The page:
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'Inside Blackfish: Killers in Captivity' Examined

Aired October 24, 2013 - 23:00   ET


MARTIN SAVIDGE, CNN ANCHOR: Hello and welcome to the Anderson Cooper Special Report, "Inside Blackfish: Killers in Captivity." I'm Martin Savidge in New York. Thanks for being with us.

We want to continue the conversation about the fascinating film that you just saw. So, tonight we are going to tackle some of the provocative questions that have been raised by this movie, whether killer whales should ever be kept in captivity, and whether people are ever really safe working with them.

With me tonight in the studio, "Blackfish" Director Gabriela Cowperthwaite. Whale and dolphin experts Billy Hurley, former president at the Alliance of Marine Mammal Parks and Aquariums. Orca biologist Naomi Rose, the Animal Welfare Institute. And then Jack Hanna, director emeritus of the Columbus Zoo and host of "Jack Hanna's Into the Wild" and "Jack Hanna's Wild Countdown."

Welcome to all of you. Jack, you know, what? I'm going to start with you. Because I know that for the last hour and a half, we have been listening to a specific perspective. Let me get your thoughts on what you think of this film.

JACK HANNA, DIRECTOR EMERITUS, COLUMBUS ZOO: Well, obviously the film is emotional. Having had the honor, I guess you could say, to lead Dawn to memorial at SeaWorld shortly after her death, I knew her very well. I've been going to SeaWorld since 1973. And, you know, you talk about the term we use at other water parks and places like SeaWorld, aquariums and zoos. It touches the heart to teach the minds. And I live by that. I've always lived by that since I was a young boy at our farm in Tennessee. So, did this documentary touch our hearts? Of course it did. It teaches the mind, I don't think it did.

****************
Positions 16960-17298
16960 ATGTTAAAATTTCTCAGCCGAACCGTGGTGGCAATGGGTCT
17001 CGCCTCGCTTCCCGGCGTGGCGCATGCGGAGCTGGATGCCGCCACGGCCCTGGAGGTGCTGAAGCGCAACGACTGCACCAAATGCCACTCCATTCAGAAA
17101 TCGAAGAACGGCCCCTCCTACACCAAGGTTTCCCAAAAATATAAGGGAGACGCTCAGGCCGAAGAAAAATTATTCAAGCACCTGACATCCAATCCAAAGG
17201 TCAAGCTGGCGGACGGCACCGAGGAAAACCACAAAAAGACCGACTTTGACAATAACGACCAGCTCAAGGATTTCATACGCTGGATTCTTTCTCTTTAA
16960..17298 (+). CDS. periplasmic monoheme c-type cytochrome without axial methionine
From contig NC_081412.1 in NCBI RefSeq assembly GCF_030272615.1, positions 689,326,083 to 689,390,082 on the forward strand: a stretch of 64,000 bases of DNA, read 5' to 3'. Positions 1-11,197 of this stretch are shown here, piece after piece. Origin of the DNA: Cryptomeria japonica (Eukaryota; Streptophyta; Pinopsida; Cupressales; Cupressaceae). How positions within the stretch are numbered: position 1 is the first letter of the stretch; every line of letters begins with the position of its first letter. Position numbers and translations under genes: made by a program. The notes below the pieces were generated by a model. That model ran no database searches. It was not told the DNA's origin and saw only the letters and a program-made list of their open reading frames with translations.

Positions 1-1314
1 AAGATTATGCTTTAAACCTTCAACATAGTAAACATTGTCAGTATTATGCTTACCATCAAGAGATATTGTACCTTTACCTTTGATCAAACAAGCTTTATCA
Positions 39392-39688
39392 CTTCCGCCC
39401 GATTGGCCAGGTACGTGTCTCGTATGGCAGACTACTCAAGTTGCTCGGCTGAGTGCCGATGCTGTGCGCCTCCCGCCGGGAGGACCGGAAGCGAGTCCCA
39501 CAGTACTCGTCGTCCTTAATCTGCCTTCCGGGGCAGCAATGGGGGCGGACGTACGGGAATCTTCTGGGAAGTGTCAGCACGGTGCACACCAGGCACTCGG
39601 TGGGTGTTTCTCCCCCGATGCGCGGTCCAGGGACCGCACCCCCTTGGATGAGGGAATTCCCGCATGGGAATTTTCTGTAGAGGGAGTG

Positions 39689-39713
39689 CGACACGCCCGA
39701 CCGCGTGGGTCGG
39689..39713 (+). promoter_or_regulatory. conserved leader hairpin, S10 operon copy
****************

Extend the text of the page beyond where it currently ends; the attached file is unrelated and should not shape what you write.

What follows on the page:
What is on the video there in the past 30 or 40 years obviously was on the video there. But the people I can tell you now that work at SeaWorld from the CEOs down to the trainers, down to the people that serve the food are all people that love these animals probably just as much as they love their families. When I go around these parks, which I've done, I'm not an employee of SeaWorld. Have I charged for speeches right before? Yes, I have. I went to SeaWorld in 1973. I was one of the first visitors there. And I continue to take my kids, their kids now and hopefully their kids' kids, grandkids' kids, that's three or four generations going there.

If I thought one animal there that was being mistreated or wasn't so to speak happy, whatever happy is, and of course some of these guys who know about whales will tell you what happy is and what happy isn't. But that's what I see when I visit these parks. And you know, something? Out of sight is out of mind which means that killer whales back in 40 years ago were out there in the oceans of the world, knowing what they were, what they were, they are out of sight. So that's out of mind.

SAVIDGE: All right, jack. We'll get to this.

HANNA: But if you love something, you have to save something.

SAVIDGE: Let me just say this. We want to make this a conversation. So, let's keep it moving back and forth. Billy Hurley, I know that you said that you were just disappointed in what you saw. What do you mean by that and how so?

BILLY HURLEY, WHALE AND DOLPHIN EXPERT: I think it's a very moving, you know, piece of media. I think it's a piece of art. For me there's a personal side to it which is Dawn is a friend of mine. And it's hard to watch that scab be picked emotionally over and over. That was difficult. But professionally I have a hard time with it as well. Because I felt like the film distracted people from what is really important about whales and dolphins, and that's the challenges they face in the wild and the responsibility that we have to conserve them. And part of the conservation is have the animals in the care to learn from. It's critical. It's critical for us to learn as scientists. It's also critical for the inspiration of kids and other generations without the -- I don't think we can do that.

SAVIDGE: Gabriela, let me ask you this, when you took on this project, initially this was to be a focus on just how could a trainer be killed by an animal that they cared so much for, right?


SAVIDGE: But it clearly progressed. I mean, you can see this now by the film. You obviously had a change of mind or you found a different focus.